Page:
The hype is on for the upcoming August 21st Great American Solar Eclipse. It seems everyone is heading to Oregon to catch the sun’s mid- morning, nearly three-minute total blackout. Oregon wineries are sponsoring eclipse parties, Salem’s minor league baseball team is hosting an A.M. game with an eclipse break and hotels/campgrounds/vacation rentals have been sold out for months at exorbitant prices. If your interest in the celestial skies is greater than an expensive trip south to stand in the dark for a few minutes, there are plenty of opportunities in our own community to learn about astronomy. Read about them here in my latest article in WestSound Home and Garden magazine.
This past week I walked the trail of Bainbridge Island’s Battle Point Park to have a close encounter with the dome shaped building that I’d wondered about while spending hours on the sidelines of my now adult son’s soccer games so often played on the park’s pristine fields.
Like many of the parks in Kitsap County, Battle Point was once the site of a military installation housing World War II structures used to facilitate communications to the U.S. Pacific Fleet. The former Transmitter Building has been renovated for use as a building for the island’s Park and Recreation District’s various programs.
The local newspaper, The Bainbridge Review, published an excellent article on the history of Battle Point Park. Its name allegedly comes not from its use by the military but rather from a battle fought between the Suquamish Tribe and Canadian First Nation invaders. It was at this site that U.S. code breakers first intercepted a message indicating Japan was going to bomb Pearl Harbor.
But it was the domed building that piqued my curiosity. The building minus the dome was called the Helix Building and it was part of the military’s complex that was donated to the Bainbridge Island parks by the Navy in 1972. It’s now a planetarium housing a 27.5 inch telescope, the largest public access telescope in the area. How, I wondered did THAT happen?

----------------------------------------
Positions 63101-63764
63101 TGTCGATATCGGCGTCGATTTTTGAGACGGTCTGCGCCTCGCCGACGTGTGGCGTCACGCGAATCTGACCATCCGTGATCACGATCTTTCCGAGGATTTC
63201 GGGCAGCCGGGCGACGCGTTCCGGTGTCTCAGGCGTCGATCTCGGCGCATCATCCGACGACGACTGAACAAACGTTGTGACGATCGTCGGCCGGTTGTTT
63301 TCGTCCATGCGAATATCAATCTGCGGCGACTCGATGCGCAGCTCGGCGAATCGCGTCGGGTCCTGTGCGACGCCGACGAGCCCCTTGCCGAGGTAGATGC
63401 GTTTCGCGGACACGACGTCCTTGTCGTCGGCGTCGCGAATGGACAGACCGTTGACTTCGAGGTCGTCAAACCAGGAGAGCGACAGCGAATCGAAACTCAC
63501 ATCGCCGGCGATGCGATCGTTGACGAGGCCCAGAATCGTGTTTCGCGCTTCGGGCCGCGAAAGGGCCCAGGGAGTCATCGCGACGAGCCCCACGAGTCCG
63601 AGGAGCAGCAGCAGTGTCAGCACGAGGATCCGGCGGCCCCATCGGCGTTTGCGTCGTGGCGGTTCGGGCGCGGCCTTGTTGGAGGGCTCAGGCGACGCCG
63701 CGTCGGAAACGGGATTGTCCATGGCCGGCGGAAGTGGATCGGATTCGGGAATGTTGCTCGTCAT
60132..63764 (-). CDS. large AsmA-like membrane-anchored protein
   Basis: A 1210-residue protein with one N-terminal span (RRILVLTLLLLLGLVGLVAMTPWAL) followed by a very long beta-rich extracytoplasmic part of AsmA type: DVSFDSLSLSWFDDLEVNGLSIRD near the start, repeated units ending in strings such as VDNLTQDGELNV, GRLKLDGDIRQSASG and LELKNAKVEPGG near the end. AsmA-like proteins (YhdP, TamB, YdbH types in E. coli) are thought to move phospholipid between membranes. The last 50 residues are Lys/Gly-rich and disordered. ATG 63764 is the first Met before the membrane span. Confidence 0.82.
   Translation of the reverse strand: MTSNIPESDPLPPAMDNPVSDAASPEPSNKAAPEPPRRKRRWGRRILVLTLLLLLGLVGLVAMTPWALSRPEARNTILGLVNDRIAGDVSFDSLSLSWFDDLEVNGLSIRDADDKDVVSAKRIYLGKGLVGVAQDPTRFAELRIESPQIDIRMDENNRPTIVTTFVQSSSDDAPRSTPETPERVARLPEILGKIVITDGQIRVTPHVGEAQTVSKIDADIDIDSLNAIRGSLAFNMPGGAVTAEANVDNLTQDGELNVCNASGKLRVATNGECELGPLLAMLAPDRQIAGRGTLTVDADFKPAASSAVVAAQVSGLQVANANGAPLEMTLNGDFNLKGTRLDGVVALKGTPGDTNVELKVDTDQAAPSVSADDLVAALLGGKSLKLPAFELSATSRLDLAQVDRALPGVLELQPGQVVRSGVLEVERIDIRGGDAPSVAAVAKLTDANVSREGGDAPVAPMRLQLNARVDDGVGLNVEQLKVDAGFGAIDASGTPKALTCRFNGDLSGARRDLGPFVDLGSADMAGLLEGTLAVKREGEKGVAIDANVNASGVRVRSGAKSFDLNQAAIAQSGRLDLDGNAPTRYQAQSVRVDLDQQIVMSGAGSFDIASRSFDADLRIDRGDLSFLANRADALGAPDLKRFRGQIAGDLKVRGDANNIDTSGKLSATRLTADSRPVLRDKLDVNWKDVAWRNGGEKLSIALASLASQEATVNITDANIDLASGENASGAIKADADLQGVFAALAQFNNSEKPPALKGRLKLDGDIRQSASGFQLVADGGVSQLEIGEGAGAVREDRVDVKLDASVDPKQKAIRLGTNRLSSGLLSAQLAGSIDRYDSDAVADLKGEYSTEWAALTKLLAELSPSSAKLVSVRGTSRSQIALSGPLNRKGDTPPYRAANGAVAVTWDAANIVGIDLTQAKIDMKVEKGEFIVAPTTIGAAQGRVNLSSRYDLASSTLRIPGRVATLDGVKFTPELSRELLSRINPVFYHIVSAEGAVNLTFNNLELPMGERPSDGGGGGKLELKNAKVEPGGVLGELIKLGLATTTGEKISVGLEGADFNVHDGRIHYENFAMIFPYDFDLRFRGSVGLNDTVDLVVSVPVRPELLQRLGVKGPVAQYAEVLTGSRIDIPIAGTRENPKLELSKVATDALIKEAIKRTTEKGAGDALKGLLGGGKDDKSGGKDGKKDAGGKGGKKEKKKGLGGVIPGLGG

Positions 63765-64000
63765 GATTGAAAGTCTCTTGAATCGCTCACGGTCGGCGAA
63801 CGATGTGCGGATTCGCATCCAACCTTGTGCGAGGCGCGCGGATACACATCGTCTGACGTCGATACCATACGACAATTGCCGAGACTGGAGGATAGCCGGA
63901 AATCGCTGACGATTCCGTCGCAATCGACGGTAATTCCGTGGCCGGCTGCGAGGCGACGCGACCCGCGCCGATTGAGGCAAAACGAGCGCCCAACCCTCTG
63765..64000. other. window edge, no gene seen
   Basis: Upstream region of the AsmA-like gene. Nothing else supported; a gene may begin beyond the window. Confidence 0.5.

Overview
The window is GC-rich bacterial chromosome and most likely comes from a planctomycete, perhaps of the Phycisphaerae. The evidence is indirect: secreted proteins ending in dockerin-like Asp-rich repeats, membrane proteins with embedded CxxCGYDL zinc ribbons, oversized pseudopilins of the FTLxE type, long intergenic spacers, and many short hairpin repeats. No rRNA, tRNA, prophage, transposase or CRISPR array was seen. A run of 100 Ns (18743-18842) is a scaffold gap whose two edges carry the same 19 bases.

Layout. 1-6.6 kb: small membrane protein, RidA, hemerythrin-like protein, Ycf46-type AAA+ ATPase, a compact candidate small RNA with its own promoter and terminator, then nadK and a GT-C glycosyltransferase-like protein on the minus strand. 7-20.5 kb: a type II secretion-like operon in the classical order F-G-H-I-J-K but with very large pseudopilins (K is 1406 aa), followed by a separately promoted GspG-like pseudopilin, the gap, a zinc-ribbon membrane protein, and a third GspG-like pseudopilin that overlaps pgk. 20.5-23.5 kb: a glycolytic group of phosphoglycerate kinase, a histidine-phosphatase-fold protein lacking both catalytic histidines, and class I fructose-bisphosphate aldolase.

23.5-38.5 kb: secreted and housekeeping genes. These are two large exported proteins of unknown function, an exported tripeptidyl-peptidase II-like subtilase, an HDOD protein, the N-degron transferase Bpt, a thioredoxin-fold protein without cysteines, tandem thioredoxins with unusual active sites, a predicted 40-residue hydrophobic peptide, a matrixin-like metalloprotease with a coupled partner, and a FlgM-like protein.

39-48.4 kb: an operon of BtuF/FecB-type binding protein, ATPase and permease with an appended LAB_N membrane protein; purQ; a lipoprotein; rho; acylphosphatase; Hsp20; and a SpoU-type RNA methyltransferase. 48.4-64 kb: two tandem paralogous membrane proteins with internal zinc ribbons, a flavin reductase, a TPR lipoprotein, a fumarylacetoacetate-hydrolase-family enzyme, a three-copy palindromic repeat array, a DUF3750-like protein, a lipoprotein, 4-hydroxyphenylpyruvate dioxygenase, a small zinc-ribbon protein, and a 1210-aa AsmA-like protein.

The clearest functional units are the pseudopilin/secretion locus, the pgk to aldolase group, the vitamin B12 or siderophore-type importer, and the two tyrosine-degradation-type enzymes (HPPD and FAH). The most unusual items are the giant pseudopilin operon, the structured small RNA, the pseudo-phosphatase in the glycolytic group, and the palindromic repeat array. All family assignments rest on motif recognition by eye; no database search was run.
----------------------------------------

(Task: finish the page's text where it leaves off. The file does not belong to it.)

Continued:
After the Navy donated the Helix Building to Bainbridge it stood vacant for 21 years until John Rudolph, a local community activist and amateur astronomer proposed turning the building into a planetarium. Along with two other local enthusiasts and eventually a team of volunteers, the building was renovated to create a planetarium and observatory and a telescope was built. The planetarium is named after John Rudolph and the observatory and telescope after Edwin E Ritchie, one of the other early founders.
The Battle Point Astronomical Association was created to insure the building was used for the educational purposes as the founders envisioned. It’s website contains considerable information about classes, children’s activities, the current month’s astronomical events, how to check out smaller telescopes and some amazing celestial photography by Stephen Ruhl.
Finding out about Bainbridge Island’s organized night sky viewing led to more wondering. Where else in Kitsap County could one find enthusiasts? I turned to The Google.
Further south in Bremerton, a group of local astronomy educators have opened the Pacific Planetarium for May through August Friday and Sunday presentations. Their May, 2016 schedule has topics such as Hubble Space Telescope photos, audience suggestion Sundays and an over 18 years of age uncensored Greek and Roman Star Stories presentation.
Also based in Bremerton is the Olympic Astronomical Society. Begun in 1969 by a group of high school students passionate about star gazing, today the organization is open to anyone and it encourages family involvement. It sponsors a variety of activities including monthly meetings, potlucks, star gazing parties at Port Gamble and Hurricane Ridge and its popular Camp Delaney Star Party at Sun Lakes in Eastern Washington.